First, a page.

Google+ Badge

Monday, 19 August 2013

The tears are coming

I think you have to pay for love with bitter tears.

I cried tonight.  What,your daughter's died and you think that this is news?  Isn't it more like news if you haven't cried?


I've no idea really; but I see the point.  I don't find crying easy. The worry is, I think, that if I start I really may never stop.   Has anyone ever run out of tears?  Is it possible? Will I be rushed to hospital (just for the record don't anyone dare take me to one of those places. I'm seriously done with them). But what will they do if I run out of water because I've just cried the biggest, roundest tears that I've ever seen.

I think they've been waiting; these tears.  Waiting to feel safe so they could creep out and try and drown me whilst I wasn't watching.  Revenge of the locked up tears - that would be about right.  Crafty little buggers. Maybe God hasn't quite finished with me yet.   I'd held them back for so long they're taken their revenge big time - they're huge!  they are really salty! they burn my cheek, make my eye sockets swell up to the size of tennis balls and my eyes have totally disappeared.  I can hardly see, my throat is so swollen I can't swallow or talk and my nose so bunged I have no effective way of taking that breath.  I now look so hideous that I dare not leave the house.  Room arrest - that's all I have left.  Life just gets better and better.

And then later - a few hours later - the tears gradually stop and I'm overwhelmed with a deep sense of exhaustion.  I could sleep for weeks and weeks.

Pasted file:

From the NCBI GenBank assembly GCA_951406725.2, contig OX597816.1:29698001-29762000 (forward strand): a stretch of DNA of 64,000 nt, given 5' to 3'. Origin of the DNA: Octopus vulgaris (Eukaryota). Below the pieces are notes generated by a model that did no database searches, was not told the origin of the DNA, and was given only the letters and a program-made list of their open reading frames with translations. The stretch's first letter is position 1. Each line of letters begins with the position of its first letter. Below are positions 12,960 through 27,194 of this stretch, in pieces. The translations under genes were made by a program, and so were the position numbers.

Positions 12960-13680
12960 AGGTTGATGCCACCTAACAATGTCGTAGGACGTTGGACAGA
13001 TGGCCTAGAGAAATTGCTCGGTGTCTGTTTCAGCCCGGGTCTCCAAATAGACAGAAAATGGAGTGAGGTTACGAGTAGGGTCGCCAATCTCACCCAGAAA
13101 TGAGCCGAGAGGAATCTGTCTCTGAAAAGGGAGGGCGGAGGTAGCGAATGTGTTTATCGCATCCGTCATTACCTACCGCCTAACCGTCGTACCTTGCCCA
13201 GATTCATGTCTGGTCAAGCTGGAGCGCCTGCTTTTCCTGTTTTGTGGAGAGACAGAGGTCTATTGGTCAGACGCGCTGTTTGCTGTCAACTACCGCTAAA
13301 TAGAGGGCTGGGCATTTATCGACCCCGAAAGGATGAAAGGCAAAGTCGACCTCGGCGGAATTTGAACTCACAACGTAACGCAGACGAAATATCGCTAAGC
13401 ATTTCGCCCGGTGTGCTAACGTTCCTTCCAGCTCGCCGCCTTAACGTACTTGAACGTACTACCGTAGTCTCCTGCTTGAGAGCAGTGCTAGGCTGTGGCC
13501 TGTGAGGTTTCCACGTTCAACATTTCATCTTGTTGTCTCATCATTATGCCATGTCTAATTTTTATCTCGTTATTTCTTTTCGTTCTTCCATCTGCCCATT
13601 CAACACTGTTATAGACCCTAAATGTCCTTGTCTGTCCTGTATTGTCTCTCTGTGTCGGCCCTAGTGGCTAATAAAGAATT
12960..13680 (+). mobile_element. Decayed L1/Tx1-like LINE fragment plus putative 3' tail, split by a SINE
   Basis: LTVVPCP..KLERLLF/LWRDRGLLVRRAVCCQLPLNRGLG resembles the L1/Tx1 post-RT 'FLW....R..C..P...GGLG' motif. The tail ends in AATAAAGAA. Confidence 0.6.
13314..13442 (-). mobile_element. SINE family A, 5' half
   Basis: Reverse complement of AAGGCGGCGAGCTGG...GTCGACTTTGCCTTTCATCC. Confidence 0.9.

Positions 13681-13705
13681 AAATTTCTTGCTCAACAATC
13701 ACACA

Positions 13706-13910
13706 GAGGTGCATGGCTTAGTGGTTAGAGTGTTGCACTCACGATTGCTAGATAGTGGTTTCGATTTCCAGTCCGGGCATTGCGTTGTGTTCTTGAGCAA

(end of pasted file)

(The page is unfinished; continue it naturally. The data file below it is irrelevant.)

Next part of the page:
I read later that this is what grief does.  It floods out your system with these wonderful little pearls of water that help you to open your soul and let the gentle salty water wash a little of the pain away.  Feels hideous at the time; a little tiny bit better after. 

Tears probably are a good thing.

The reason for my tears is the loss of one of the two best things in my life.  The person who inhabited half of my heart.  A pain too hard for most people to contemplate.  And me, such an ordinary being, having to deal with the full tsunami.  If only I were a super hero - or one of those amazing brave selfless people who die jumping into rivers to save another person's child.  Sadly I am just ordinary and the grief, I'm really sorry to report, fastens its grip.  The shock slowly recedes and was is left is a open wound bleeding profusely and you can feel very drop of blood.  Can I cope with this next stage?  I hope so; but it's very very hard.

Today my grief was sparked by the death of Darah.  I've never met Darah, she lives in the states.  But I follow her story and talk to her Mum.  She reminded me of Chloe. I think she was the same age.  And, like Clo, she was so beautiful and so spirited.  She fought and fought - but lost in the end.  Her family will now walk my path and this is what really hurts me.  Somebody else in this unique kind of hell.  I'm so sorry for this.

I'll try and cheer up tomorrow.xx



1 comment:

  1. Hi Debbie, I was just reading your blog about crying and it reminded me of the time I found out my 16 month year old daughter had a rare form of cancer. I cried so much that my eyes couldn't open the next day and no more tears would come out. I looked like I had been in the boxing ring! My daughter passed away in May, aged 2 and a half and I too write a blog about my grief and how I get through each day. I don't think life can throw anything much worse at you, but I try to be positive knowing that my daughter would want me to live my life to the full. My thoughts are with you. X

    ReplyDelete